As recently stated by the Supreme Court in Schmuck v. United States, --- U.S. ----, ----, 109 S. Ct. 1443, 1447, 103 L. Ed. 2d 734 (1989):

"The federal mail fraud statute does not purport to reach all frauds, but only those limited instances in which the use of the mails is part of the execution of the fraud, leaving all other cases to be dealt with by state law." Kann v. United States, 323 U.S. 88, 95 [65 S. Ct. 148, 151, 89 L. Ed. 88] (1944). To be part of the execution of the fraud, however, the use of the mails need not be an essential element of the scheme. Pereira v. United States, 347 U.S. 1, 8 [74 S. Ct. 358, 362, 98 L. Ed. 435] (1954). It is sufficient for the mailing to be "incident to an essential part of the scheme," ibid., or a step in [the] plot," Badders v. United States, 240 U.S. 391, 394 [36 S. Ct. 367, 368, 60 L. Ed. 706] (1916). [Footnote omitted].

"The relevant question at all times is whether the mailing is part of the execution of the scheme as conceived by the perpetrator at the time...." Id. at ----, 109 S. Ct. at 1449.

The district court correctly found here that mailing collection statements to Suris could not support mail fraud charges.8  In this case there is no evidence or reasonable inference from evidence that the mailings were in any way incident to or part of the execution of some particular nefarious scheme. Suris nowhere describes the goal of any such scheme. Presumably, the scheme Suris would ascribe to the defendants had the goal of obtaining work on the Hidden Bay Project. Any such scheme, however, would have reached fruition when Suris completed work on the project segments which occurred before the mailings. Compare United States v. Maze, 414 U.S. 395, 94 S. Ct. 645, 38 L. Ed. 2d 603 (1974) (no mail fraud despite foreseeable sending of bills to credit card owner because fraudulent scheme complete when user of stolen credit card received object of the fraud) with Schmuck, --- U.S. at ---- - ----, 109 S. Ct. at 1446-50 (later mailings essential to continuation of the fraud).

Suris complains that Judge Scott abused his discretion in denying its motion to compel production of documents that would show "true ownership and control of Hidden Bay, the nature of the conspiratorial enterprise, and the motive for racketeering acts yet to come." If there were an abuse in denying discovery of enterprise and motive, it became clearly harmless when Suris failed to show predicate acts forming a pattern of racketeering activity. Enterprise and motive without predicate acts do not a RICO violation make.


The district court's grant of summary judgment for defendants on Suris' RICO claims is affirmed.



Honorable Howard T. Markey, Chief U.S. Circuit Judge for the Federal Circuit, sitting by designation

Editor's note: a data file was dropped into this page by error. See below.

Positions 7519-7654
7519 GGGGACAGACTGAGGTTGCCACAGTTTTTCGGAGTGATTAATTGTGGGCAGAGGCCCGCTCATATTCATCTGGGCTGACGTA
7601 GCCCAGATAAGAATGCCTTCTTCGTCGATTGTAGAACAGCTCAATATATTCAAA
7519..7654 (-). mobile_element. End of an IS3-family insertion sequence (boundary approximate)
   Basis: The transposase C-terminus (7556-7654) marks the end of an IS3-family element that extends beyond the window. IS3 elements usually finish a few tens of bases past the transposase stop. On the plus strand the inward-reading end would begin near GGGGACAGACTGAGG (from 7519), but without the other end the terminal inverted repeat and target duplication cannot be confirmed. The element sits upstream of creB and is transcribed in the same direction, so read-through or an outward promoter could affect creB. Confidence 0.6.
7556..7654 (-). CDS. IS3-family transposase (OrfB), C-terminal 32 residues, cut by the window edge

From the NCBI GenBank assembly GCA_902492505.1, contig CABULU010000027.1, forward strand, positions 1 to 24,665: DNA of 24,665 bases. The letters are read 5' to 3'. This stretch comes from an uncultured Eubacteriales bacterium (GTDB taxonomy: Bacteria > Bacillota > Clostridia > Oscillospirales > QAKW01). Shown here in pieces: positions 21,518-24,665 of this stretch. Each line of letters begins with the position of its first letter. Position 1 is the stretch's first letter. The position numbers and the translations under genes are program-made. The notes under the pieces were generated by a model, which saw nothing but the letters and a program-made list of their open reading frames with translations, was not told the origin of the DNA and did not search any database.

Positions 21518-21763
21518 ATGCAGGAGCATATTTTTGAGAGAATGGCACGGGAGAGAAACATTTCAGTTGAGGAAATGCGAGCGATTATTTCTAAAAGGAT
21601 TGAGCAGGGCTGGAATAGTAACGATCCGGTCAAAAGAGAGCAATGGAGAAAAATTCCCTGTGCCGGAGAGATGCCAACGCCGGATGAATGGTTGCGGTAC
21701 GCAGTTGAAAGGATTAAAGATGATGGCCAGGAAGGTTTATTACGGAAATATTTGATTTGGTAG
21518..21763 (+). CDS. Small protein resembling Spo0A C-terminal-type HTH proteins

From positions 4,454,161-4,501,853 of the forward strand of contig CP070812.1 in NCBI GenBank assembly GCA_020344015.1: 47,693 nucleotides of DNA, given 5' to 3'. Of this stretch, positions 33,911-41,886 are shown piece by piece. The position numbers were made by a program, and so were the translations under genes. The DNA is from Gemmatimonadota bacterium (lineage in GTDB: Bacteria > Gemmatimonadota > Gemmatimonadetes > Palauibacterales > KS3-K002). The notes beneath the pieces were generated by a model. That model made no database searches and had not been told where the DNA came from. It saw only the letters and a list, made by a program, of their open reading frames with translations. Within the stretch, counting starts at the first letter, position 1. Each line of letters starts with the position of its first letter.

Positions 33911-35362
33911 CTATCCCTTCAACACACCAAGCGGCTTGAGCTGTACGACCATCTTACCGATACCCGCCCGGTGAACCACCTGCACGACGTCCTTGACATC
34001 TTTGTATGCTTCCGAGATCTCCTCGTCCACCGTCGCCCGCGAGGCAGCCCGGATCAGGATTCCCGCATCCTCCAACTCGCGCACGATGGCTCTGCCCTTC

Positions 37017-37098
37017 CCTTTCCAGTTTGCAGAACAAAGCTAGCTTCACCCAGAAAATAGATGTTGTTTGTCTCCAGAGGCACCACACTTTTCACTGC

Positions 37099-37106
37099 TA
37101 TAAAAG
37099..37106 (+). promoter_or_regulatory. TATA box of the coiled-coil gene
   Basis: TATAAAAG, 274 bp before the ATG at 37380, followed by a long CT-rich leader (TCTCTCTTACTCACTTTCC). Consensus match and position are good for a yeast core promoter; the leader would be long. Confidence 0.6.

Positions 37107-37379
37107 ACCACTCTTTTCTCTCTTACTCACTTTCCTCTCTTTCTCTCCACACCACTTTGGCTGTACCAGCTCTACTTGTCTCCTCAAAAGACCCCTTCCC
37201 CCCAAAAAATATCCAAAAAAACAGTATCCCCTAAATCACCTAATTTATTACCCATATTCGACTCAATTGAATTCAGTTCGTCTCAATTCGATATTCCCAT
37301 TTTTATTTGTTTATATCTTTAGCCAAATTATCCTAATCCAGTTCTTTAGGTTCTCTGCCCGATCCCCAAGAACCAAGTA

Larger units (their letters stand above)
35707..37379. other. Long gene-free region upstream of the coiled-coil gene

The court also granted summary judgment for Suris on defendants' counter-claim and third party claims that Suris violated RICO. Having dismissed with prejudice all the RICO claims of the parties, the court found it lacked jurisdiction over Suris' pendent claims and dismissed them without prejudice. Defendants filed no cross-appeal and Suris does not challenge here the dismissal of his pendent claims


Section 891(7) defines "extortionate means" as used in section 894(a) and reads:

An extortionate means is any means which involves the use, or an express or implicit threat of use, of violence or other criminal means to cause harm to the person, reputation, or property of any person.


The court also found that Suris had failed to show the existence of an enterprise, another fatal flaw in its RICO claims. Suris points to evidence showing, in its view, a genuine dispute on that issue. We need not and do not discuss the issue because we affirm on the absence of a pattern of racketeering activity


We emphasize, as did the district court, that only Suris' RICO claims are involved here. Nothing here said should be taken as deciding any other claim that Suris may be entitled to make


In reviewing a grant of summary judgment we independently review the record, Tackitt v. Prudential Insurance Co., 758 F.2d 1572, 1574 (11th Cir. 1985), and apply the same legal standards (movant bears the burden of demonstrating absence of genuine dispute of material fact; all reasonable inferences drawn in favor of nonmovant). See Clemons v. Dougherty County, Ga., 684 F.2d 1365, 1368 (11th Cir. 1982)


Suris did not allege that the asserted forgery of Mr. Suris' signature constituted in itself a predicate act


In its Reply brief, responding to appellee's argument respecting the Hobbs Act, Suris said "Defendants incorrectly state that RSGC [Suris] claimed it feared economic loss from suit based upon the false and forged notes. RSGC [Suris] never made such claim." (Citations to the record omitted.)


Despite the apparent logic of its reasoning, we cannot agree with the district court that summary judgment was appropriate here because "there is simply no evidence that these documents were sent other than in the ordinary course of business." As the Supreme Court made clear in Schmuck: "To the extent [appellant] would draw from ... previous cases a general rule that routine mailings that are innocent in themselves cannot supply the mailing element of the mail fraud offense, he misapprehends this Court's precedent." Id

The grant of summary judgment in this case, however, can be and is affirmed here on other grounds. See Jaffke v. Dunham, 352 U.S. 280, 281, 77 S. Ct. 307, 308, 1 L. Ed. 2d 314 (1957); Railway Labor Executives' Ass'n v. Southern Ry. Co., 860 F.2d 1038, 1040 n. 2. (11th Cir. 1988).